Only a little more than a month ago at this writing, before September 11, the mass revolt against capitalist globalization that began in Seattle in November 1999 and that was still gathering force as recently as Genoa in July 2001 was exposing the contradictions of the system in a way not seen for many years. Yet the peculiar nature of this revolt was such that the concept of imperialism had been all but effaced, even within the left, by the concept of globalization, suggesting that some of the worst forms of international exploitation and rivalry had somehow abated.

December 2001

Anarchism and the Anti-Globalization Movement

Many among today’s young radical activists, especially those at the center of the anti-globalization and anti-corporate movements, call themselves anarchists. But the intellectual/philosophical perspective that holds sway in these circles might be better described as an anarchist sensibility than as anarchism per se. Unlike the Marxist radicals of the sixties, who devoured the writings of Lenin and Mao, today’s anarchist activists are unlikely to pore over the works of Bakunin. For contemporary young radical activists, anarchism means a decentralized organizational structure, based on affinity groups that work together on an ad hoc basis, and decision-making by consensus. It also means egalitarianism; opposition to all hierarchies; suspicion of authority, especially that of the state; and commitment to living according to one’s values. Young radical activists, who regard themselves as anarchists, are likely to be hostile not only to corporations but to capitalism. Many envision a stateless society based on small, egalitarian communities. For some, however, the society of the future remains an open question. For them, anarchism is important mainly as an organizational structure and as a commitment to egalitarianism. It is a form of politics that revolves around the exposure of the truth rather than strategy. It is a politics decidedly in the moment.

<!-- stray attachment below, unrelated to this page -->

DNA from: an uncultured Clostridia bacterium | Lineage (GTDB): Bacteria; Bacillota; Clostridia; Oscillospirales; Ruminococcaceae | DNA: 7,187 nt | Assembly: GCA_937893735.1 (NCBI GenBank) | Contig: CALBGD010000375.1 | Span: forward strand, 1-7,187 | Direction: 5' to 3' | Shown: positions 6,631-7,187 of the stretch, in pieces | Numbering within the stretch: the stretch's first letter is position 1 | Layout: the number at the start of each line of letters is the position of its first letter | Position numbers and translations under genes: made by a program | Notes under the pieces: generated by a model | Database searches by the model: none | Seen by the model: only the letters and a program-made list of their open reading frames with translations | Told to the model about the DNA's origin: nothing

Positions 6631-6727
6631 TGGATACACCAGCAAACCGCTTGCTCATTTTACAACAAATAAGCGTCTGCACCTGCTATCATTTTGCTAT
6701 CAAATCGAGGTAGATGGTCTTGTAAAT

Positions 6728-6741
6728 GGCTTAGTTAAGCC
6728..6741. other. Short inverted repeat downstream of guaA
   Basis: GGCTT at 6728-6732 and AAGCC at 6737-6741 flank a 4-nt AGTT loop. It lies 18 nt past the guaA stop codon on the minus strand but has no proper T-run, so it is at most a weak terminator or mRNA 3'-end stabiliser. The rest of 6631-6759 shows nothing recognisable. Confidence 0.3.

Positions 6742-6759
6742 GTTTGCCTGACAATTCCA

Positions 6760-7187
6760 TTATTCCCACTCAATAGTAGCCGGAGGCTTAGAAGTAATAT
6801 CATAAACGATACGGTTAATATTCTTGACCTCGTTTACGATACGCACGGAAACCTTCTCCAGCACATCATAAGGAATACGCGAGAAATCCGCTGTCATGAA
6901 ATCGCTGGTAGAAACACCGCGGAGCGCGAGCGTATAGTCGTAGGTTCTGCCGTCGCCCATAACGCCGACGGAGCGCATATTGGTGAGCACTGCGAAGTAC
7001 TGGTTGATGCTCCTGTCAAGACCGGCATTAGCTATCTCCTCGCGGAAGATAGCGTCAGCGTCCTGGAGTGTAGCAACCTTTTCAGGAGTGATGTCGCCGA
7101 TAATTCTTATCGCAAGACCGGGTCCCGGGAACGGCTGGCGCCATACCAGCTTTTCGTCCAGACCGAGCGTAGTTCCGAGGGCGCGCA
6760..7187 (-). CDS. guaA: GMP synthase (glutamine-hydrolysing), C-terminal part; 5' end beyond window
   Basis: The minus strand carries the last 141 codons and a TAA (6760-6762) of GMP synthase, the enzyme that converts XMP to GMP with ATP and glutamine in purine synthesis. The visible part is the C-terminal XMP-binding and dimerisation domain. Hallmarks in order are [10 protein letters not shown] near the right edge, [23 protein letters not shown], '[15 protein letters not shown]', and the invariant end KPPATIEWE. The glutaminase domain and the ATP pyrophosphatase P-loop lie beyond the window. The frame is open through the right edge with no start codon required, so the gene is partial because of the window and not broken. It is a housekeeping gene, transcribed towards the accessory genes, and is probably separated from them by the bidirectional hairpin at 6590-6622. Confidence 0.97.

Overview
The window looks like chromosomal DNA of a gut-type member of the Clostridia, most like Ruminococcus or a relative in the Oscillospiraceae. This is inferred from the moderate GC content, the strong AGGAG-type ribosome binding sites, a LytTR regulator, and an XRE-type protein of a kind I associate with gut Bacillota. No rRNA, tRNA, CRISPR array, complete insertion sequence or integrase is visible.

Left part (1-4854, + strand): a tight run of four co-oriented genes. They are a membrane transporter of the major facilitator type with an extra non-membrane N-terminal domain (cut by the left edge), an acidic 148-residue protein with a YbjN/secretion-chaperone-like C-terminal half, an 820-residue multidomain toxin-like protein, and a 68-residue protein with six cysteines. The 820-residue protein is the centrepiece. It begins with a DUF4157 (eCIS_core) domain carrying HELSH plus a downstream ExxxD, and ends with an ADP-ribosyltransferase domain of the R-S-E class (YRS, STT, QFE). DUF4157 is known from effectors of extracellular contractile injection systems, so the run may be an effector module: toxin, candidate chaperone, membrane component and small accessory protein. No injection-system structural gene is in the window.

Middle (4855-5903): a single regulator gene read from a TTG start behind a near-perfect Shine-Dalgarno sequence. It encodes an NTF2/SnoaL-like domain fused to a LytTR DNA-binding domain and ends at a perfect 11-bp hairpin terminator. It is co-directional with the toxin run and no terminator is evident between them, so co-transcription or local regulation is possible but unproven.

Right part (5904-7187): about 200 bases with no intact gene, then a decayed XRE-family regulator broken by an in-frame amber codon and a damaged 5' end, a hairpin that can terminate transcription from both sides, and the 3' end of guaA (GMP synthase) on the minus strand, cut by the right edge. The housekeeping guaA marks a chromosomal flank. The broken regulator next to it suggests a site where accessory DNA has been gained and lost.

September 2001

A Prizefighter for Capitalism:
Paul Krugman vs. the Quebec Protesters


A few weeks ago, the New York Times columnist on economics devoted his space to scolding the demonstrators at the Summit of the Americas in Quebec City, (April 22, 2001, Op-Ed page). The writer, Paul Krugman an MIT professor, is considered by many to be a leading light of the profession, and a likely candidate for the economics Nobel Prize.

June 2001

Imperialism and Globalization

This article is a reconstruction from notes of a talk delivered at the World Social Forum meeting in Porto Alegre, Brazil in January 2001.

Imperialism is not a stage, not even the highest stage, of capitalism: from the beginning, it is inherent in capitalism’s expansion. The imperialist conquest of the planet by the Europeans and their North American children was carried out in two phases and is perhaps entering a third.

June 2001

The New Economy: Myth and Reality

In the last few years the idea of a “New Economy” has gained wide currency, almost rivaling “globalization” as a neologism that characterizes our era. Thus The Economic Report of the President, 2001, begins: “Over the last 8 years the American economy has transformed itself so radically that many believe we have witnessed the creation of a New Economy.” This New Economy is seen, first and foremost, as consisting of those firms and economic sectors most closely associated with the revolution in digital technology and the growth of the Internet. The rapid convergence of information technologies—including computers, software, satellites, fiber optics, and the Internet—has, it is believed, fundamentally altered the economic landscape. Since the mid-1990s, these revolutionary technological developments have, it is argued, spilled over into the wider economy, generating higher productivity growth, a sustained acceleration of economic growth, lower unemployment, lower inflation, and an attenuation of the business cycle.

April 2001

New Economy…Same Irrational Economy

What can we say about the assertion that there is a “New Economy”? That depends on what we mean by this term. It is nonsense to claim, and few do any more, that the business cycle has been eliminated or that the contradictions of capitalism have been resolved. In 2000 we witnessed a massacre of technology and Internet stocks ending what many considered the country’s biggest financial mania of the past hundred years. The NASDAQ lost over half of its value, a paper loss of 3.33 trillion dollars, the equivalent of a third of the houses in the United States sliding into the ocean, as one Wall Street wag tells us. While only a few months ago, all we heard about was the magic of the market and that crises are the result of bad government policies, whether “crony” capitalism or simply failure to make information available to markets in a full and timely fashion, and that the new information technology now makes markets even more efficient; all of this talk is now shown to be the usual exaggeration we find in the up stage of most long expansions. As in the past it disappears as the economy weakens. Indeed as inventories pile up the nature of capitalism becomes clear to even the financial press and the politicians.